Depending on the manufacturing process, WPC can contain anywhere between ~30% – ~80% protein by volume. Commonly, commercial WPC powders contain ~70-80% protein concentrations by volume. Conversely, WPI contains ≥~90% protein concentrations by volume. WPH is produced by hydrolyzing (i.e., breaking down) whey proteins via enzymatic digestion and/or mild acid based techniques typically involving warm temperatures. This technique is utilized to break whey proteins down into smaller peptides. This can potentially increase the rate of digestion and absorption of amino acids. However, various manufacturing processes can affect the degree of hydrolysis making specific effects of WPH difficult to study. Albeit, as noted by Hulmi et al, select evidence has demonstrated a higher insulin response to WPH ingestion and augmented recovery from exercise in humans compared to WPC or WPI. With these points in mind, it is important to consider the quality of the whey protein supplement you’re thinking of purchasing by studying the manufacturing process utilized and your intention of consumption. Briefly, it seems that, by volume, one can attain a higher proportion of whey protein through consumption of a WPI in comparison to a WPC supplement. Although intriguing, WPH deserves further research before confident comparisons to WPC and WPI can be made since little evidence is available on specific types of WPH utilizing different manufacturing techniques. For example, the manufacturing process utilized could affect the number of specific bioactive peptides present in a WPH supplement potentially altering the physiological consequences.

Notwithstanding, whey protein is enriched with EAA, and particularly the amino acid leucine. As shown in the table above, whey protein tends to contain higher amounts of leucine compared to other common sources of protein. I think a short snippet from my dissertation is useful here to provide some clarity regarding why this is important at the molecular level in skeletal muscle. In skeletal muscle cells, significant increases in leucine concentrations tend to result in the activation or increased activity of a signaling protein complex called mammalian target of rapamycin complex 1 (mTORc1), whereas other amino acids do not seem to exert this effect. mTORc1 activation seems to be required for the hypertrophic response to RE in humans. Leucine seems to enhance the activation of mTORc1 by first binding to the leucyl-transfer RNA synthetase (LRS). LRS facilitates the hydrolysis of a molecule called guanosine triphosphate (GTP) bound to a small G-protein (RagD), allowing the interaction of various other Rag proteins which eventually direct mTORc1 to an organelle in the cell called a lysosome. A molecule located at the lysosome called Rheb (Rag homolog enriched in brain) is a critical activator of mTOR and, therefore, the ultimate effect of leucine on muscle protein synthesis seems to result from the direction of mTOR to interact with Rheb at the lysosome. Upon mTOR-Rheb interaction, downstream targets of mTORc1 involved in the translation of mRNA into proteins (e.g., contractile proteins) are activated thereby increasing the rates of MPS.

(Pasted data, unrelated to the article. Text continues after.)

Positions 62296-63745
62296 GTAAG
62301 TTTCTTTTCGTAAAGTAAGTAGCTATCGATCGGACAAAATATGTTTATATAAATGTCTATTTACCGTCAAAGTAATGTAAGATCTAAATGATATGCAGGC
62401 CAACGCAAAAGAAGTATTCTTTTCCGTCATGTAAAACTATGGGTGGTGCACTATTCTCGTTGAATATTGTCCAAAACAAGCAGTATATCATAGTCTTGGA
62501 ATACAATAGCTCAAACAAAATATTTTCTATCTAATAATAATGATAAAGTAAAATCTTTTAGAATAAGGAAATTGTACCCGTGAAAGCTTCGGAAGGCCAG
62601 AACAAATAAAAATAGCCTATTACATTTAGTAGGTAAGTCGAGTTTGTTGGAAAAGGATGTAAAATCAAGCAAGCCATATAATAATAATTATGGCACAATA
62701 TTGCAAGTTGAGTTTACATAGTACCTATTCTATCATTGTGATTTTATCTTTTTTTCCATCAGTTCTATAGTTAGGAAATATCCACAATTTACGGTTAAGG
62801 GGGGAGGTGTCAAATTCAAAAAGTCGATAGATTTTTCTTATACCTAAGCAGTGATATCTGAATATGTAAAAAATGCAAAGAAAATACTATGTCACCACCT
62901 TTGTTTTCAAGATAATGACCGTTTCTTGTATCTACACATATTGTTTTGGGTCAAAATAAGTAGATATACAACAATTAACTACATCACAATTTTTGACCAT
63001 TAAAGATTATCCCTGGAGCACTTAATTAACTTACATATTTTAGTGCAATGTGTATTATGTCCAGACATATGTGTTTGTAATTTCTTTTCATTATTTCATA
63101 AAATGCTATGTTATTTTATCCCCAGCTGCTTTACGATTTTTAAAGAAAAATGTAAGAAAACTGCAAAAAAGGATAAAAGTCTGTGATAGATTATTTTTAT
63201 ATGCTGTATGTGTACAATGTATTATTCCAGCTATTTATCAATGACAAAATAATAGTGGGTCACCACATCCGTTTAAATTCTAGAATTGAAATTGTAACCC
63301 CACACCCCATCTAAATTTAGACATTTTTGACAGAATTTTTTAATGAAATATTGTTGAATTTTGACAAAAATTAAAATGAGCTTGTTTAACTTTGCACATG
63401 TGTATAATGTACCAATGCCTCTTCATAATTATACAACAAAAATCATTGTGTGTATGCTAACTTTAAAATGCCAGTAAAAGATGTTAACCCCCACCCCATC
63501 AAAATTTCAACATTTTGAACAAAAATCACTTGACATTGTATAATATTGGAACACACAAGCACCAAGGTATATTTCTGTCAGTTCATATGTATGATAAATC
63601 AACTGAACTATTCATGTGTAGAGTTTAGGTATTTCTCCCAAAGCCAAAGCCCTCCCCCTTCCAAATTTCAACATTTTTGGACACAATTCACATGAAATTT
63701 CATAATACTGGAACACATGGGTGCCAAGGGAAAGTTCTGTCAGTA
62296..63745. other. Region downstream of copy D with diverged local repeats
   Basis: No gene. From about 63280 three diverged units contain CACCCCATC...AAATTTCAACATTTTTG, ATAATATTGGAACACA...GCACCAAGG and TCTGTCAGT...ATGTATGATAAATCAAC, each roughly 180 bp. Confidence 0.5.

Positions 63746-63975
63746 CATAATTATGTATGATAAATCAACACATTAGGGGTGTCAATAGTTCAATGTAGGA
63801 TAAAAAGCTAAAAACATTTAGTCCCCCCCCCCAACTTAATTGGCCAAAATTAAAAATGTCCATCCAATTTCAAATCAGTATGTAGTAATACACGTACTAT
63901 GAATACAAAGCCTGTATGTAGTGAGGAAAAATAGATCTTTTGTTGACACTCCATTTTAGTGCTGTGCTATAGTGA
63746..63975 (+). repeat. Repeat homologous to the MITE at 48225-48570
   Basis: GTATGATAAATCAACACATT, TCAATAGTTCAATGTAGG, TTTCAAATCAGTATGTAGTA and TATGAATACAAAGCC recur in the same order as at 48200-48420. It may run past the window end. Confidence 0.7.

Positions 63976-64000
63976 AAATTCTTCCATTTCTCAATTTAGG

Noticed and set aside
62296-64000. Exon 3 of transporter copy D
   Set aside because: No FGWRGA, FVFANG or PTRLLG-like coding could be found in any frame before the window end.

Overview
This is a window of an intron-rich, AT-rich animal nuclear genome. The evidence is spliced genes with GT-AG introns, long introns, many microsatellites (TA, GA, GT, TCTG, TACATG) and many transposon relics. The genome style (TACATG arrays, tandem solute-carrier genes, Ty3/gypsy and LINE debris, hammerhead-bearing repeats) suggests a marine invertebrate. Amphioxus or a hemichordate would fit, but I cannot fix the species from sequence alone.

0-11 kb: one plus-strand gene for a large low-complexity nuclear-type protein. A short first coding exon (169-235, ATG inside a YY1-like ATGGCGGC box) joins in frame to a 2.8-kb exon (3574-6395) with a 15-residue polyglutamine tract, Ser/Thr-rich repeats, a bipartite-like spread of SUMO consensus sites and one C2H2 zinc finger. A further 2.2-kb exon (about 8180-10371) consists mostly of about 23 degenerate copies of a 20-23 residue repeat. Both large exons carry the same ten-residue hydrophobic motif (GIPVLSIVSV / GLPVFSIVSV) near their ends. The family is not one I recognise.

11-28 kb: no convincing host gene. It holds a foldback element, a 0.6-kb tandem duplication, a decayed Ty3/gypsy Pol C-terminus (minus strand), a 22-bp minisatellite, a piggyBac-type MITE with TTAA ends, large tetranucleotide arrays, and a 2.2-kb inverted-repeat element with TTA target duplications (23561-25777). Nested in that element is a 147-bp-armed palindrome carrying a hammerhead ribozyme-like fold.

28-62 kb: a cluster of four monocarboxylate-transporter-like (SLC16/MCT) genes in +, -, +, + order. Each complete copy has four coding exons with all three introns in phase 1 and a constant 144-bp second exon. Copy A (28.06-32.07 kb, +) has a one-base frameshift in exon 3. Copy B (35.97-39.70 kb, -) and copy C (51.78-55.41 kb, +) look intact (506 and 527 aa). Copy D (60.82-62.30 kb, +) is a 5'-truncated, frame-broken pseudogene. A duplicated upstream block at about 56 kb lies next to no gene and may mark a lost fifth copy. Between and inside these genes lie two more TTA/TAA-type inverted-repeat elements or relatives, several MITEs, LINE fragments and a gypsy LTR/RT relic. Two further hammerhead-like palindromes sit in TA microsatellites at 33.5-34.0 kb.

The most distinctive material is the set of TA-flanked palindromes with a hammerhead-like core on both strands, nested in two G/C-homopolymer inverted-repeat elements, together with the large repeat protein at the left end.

Beyond these interesting properties of whey, my good friend Dr. Brooks Mobley did some very cool work in our lab showing the presence of nanosized membrane vesicles called exosomes in whey protein. Exosomes can contain various bioactive components including peptides, mRNA, and microRNA that can affect the processes of MPB and MPS. Dr. Mobley then treated cultured skeletal muscle cells with these whey-derived exosomes and the cells grew! Furthermore, Dr. Mobley and Dr. Roberts performed an experiment in our lab where rodents were fed WPH and responses were compared to a control group provided water only. Interestingly, various responses related to increased lipolysis (i.e., fat breakdown) were significantly greater in the group fed WPH. This data suggests that the observed positive effects of whey protein consumption observed in other studies may extend beyond the amino acid profile alone. Additionally, the latter experiment indicates an acute lipolytic effect of whey protein consumption. For these reasons, on a per-serving basis, whey protein seems to be a wiser choice compared to other types of protein supplements for those interested in maximizing RT adaptations. The favorable EAA profile and unique bioactive properties point to whey as a superior protein source to many other options, by comparison. I hope you enjoyed the read and feel free to reach out with any questions you may have.

Until the next time,
The Importance of Load During Resistance Training: Part 1 | The Aplyft Blog

“I am a scientist first and a coach second. I have a passion for positively impacting the lives of people through providing critically thought-out, data-driven, scientifically-sound nutrition and training programming services that equip individuals to successfully achieve their performance and/or physique goals. I seek to offer the best service within my power and I am confident, given my background, education, experience, and relentless pursuit of knowledge pertaining to human physiology and the training process, that I can provide you with programming to realize great results. Feel free to contact me with any questions.”

 

Cody Haun, PhD(c), MA, CSCS
codythaun@gmail.com
-APLYFT Science Consultant
-APLYFT Coach